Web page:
Mel Gibson and Helen Hunt once starred in a box office hit that bore the simple but provocative title, “What Women Want.” The movie’s premise, of course, is that men can be notoriously oblivious to understanding what women want. But after Gibson’s character receives an accidental shock from a hairdryer, he finds he can hear what the women around him are thinking. And that makes all the difference.

One of the serious take-aways from this romantic comedy is that we would all better understand what others want or need if we would just ask, and listen. None of us can hear one another’s thoughts, and most people are reluctant to talk openly about what they really need, at least until someone asks directly.

That’s one reason IBSA remains committed to an annual survey of churches each fall. It’s our way of asking churches what they really need, and hoping they will tell us, so we can help.

Our annual survey finds we have a lot in common.

Of course, Illinois Baptist churches are diverse, as we rediscover every year. From north to south and large city to rural community, each church’s size, setting, age, leadership, worship style, and culture make it unique, and deserving of individual consideration and attention.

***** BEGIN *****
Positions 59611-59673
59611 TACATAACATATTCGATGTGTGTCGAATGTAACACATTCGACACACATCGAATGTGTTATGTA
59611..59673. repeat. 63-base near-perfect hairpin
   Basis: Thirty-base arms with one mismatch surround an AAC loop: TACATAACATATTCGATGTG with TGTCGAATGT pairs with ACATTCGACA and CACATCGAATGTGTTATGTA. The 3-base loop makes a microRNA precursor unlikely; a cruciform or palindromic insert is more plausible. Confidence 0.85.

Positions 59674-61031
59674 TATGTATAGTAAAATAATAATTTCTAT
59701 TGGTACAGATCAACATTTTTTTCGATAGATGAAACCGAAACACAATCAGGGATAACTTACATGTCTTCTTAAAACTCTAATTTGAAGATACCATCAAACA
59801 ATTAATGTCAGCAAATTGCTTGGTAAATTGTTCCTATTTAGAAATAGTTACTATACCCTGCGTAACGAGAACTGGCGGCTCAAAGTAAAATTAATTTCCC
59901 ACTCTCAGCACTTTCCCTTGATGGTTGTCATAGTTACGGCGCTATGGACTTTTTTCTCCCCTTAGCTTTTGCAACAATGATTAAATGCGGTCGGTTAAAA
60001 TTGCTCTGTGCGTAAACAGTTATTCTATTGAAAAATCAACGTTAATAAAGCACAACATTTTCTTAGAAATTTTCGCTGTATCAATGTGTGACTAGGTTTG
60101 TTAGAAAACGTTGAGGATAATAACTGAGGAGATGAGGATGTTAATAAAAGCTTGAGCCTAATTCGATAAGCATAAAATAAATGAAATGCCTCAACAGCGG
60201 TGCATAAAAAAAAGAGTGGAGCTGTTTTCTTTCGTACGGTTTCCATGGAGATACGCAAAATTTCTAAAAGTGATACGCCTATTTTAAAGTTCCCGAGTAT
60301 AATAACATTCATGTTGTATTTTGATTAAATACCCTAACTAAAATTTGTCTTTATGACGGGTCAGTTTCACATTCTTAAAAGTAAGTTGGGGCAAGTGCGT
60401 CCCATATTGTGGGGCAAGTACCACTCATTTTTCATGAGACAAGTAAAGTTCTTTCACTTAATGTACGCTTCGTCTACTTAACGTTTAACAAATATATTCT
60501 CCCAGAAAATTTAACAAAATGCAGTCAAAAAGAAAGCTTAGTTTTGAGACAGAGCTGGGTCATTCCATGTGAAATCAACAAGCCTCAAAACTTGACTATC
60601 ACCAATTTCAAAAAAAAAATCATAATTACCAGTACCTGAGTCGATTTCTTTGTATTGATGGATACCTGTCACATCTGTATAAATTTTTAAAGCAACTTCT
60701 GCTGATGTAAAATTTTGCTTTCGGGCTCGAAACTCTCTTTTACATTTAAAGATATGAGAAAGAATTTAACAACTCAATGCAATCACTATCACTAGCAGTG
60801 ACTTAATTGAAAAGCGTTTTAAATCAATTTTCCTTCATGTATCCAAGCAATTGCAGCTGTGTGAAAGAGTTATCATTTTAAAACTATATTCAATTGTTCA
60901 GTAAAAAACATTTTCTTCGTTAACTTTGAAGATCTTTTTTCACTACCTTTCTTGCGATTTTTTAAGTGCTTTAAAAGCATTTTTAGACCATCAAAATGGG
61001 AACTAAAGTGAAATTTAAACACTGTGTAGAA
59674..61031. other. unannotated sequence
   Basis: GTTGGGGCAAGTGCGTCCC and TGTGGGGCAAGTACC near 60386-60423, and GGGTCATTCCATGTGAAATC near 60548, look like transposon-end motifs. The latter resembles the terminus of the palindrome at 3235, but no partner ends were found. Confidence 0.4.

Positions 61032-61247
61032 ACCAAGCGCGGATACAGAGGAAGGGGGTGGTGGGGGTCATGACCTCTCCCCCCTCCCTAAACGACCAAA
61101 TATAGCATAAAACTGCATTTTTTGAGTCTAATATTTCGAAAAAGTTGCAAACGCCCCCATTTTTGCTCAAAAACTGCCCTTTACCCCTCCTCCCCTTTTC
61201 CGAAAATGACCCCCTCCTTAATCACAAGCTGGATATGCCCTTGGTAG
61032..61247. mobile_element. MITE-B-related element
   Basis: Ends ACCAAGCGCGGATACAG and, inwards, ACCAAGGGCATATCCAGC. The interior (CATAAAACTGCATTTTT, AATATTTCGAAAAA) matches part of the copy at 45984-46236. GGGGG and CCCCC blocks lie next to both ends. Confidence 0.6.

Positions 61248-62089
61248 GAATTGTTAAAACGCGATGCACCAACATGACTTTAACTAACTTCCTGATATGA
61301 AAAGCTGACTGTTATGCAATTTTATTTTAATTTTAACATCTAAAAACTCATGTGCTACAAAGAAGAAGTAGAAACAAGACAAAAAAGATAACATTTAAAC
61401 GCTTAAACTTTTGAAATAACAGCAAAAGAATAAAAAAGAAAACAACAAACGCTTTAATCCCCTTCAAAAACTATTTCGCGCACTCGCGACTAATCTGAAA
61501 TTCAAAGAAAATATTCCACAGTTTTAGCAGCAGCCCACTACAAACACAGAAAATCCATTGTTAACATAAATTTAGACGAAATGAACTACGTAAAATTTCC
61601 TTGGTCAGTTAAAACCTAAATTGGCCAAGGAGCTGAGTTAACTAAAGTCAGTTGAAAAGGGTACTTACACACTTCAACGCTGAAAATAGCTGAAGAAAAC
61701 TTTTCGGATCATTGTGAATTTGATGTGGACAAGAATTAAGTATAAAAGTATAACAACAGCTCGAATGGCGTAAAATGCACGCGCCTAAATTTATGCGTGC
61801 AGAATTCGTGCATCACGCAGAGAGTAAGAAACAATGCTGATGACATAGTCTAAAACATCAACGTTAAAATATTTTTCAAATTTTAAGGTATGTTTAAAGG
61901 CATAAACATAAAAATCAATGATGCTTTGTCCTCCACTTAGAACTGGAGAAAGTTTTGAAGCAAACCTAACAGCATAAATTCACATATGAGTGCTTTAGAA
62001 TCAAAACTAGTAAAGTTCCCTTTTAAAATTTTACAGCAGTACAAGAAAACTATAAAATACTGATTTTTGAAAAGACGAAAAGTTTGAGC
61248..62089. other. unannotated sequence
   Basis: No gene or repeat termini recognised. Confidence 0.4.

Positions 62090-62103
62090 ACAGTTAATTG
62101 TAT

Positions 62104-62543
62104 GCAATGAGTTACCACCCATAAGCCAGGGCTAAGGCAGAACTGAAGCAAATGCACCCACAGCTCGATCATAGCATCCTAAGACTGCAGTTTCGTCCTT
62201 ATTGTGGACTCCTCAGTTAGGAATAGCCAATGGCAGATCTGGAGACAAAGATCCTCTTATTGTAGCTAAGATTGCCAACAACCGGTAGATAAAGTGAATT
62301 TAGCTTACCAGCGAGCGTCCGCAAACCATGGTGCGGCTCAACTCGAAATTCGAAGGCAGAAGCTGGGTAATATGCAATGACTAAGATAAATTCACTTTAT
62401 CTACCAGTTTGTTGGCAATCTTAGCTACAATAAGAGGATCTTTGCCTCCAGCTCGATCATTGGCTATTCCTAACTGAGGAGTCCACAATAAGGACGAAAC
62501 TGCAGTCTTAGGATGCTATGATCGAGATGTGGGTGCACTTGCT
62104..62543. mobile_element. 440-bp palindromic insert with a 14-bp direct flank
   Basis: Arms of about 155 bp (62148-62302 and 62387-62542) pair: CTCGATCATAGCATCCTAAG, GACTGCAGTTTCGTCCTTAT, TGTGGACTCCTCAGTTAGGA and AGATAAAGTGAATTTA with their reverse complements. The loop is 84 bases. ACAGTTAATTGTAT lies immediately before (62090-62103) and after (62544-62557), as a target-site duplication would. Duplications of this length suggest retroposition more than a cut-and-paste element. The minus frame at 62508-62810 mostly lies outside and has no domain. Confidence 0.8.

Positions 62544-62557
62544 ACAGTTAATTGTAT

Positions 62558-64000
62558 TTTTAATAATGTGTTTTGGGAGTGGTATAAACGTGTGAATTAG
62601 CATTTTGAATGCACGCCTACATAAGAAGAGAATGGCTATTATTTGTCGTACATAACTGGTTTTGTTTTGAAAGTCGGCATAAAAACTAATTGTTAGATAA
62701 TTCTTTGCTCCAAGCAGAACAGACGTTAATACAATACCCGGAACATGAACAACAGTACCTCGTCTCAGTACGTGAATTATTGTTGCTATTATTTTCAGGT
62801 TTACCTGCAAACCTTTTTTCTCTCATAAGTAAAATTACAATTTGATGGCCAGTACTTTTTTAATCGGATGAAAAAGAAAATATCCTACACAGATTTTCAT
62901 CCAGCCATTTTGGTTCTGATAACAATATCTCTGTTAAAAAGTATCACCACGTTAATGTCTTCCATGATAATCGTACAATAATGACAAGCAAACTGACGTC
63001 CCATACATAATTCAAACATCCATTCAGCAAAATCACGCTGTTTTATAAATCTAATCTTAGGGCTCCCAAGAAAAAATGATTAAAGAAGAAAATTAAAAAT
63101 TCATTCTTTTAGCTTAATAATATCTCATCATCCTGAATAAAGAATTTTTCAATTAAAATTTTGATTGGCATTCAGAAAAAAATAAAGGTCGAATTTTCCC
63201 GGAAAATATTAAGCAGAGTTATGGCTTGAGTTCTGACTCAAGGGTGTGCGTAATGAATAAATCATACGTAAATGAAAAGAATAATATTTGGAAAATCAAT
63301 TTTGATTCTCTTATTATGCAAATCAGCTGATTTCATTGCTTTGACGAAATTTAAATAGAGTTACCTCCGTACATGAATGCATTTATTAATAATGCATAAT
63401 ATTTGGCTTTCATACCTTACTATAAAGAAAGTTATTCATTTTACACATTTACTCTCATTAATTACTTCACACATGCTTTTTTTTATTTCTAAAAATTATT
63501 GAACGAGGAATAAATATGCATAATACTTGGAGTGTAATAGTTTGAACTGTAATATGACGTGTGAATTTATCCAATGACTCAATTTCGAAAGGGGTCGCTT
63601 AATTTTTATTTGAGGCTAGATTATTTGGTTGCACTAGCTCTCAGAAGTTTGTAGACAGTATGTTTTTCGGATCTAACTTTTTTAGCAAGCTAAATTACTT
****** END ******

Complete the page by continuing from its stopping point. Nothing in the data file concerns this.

At the same time, we found again this year that a handful of key needs appear consistently in many churches. For example, when asked what kind of assistance a church needs most, evangelism consistently again led the list of responses, followed by leadership development, and then spiritual renewal.

When asked what age groups churches need most assistance trying to reach, respondents consistently say they need help reaching college age and young adults, followed by students or youth. When asked about missions, churches ask for more help engaging in missions opportunities nearby, in Illinois, compared with international or North American mission fields.

We also ask in the survey how churches prefer to receive assistance or communication. Not surprisingly, churches prefer personal contact when possible, followed by e-mail and then phone. And recently, churches’ reported use of digital communications such as IBSA’s website or social media channels have actually slightly surpassed print communication channels, though both are still valued.

Every year we read and digest carefully this input from hundreds of churches. We seek to set our priorities and budget, and even hire and structure our staff, around the needs churches express. Here are two “take-aways” from this year’s survey I would like to communicate to every IBSA church:

First, you are not alone. Your church’s needs and even its frustrations are shared by many other churches. So don’t allow those needs to make you feel isolated. Use them as an opportunity to reach out and connect with other churches and leaders who have experienced the same needs, and who can advise or help.